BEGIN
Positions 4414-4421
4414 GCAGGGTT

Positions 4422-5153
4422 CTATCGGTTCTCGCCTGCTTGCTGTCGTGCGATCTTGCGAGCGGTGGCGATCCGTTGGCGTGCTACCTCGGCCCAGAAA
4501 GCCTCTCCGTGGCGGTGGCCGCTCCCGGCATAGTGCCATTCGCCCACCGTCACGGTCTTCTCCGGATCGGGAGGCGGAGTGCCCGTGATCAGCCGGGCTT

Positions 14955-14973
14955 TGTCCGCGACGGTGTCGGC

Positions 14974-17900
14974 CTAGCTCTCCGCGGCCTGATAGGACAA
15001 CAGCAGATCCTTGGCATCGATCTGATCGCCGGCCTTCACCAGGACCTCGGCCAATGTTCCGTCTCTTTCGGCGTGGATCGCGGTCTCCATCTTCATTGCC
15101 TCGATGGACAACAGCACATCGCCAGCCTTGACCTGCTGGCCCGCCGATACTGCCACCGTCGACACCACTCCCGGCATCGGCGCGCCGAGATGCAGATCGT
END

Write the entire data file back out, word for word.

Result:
Positions 4414-4421
4414 GCAGGGTT

Positions 4422-5153
4422 CTATCGGTTCTCGCCTGCTTGCTGTCGTGCGATCTTGCGAGCGGTGGCGATCCGTTGGCGTGCTACCTCGGCCCAGAAA
4501 GCCTCTCCGTGGCGGTGGCCGCTCCCGGCATAGTGCCATTCGCCCACCGTCACGGTCTTCTCCGGATCGGGAGGCGGAGTGCCCGTGATCAGCCGGGCTT

Positions 14955-14973
14955 TGTCCGCGACGGTGTCGGC

Positions 14974-17900
14974 CTAGCTCTCCGCGGCCTGATAGGACAA
15001 CAGCAGATCCTTGGCATCGATCTGATCGCCGGCCTTCACCAGGACCTCGGCCAATGTTCCGTCTCTTTCGGCGTGGATCGCGGTCTCCATCTTCATTGCC
15101 TCGATGGACAACAGCACATCGCCAGCCTTGACCTGCTGGCCCGCCGATACTGCCACCGTCGACACCACTCCCGGCATCGGCGCGCCGAGATGCAGATCGT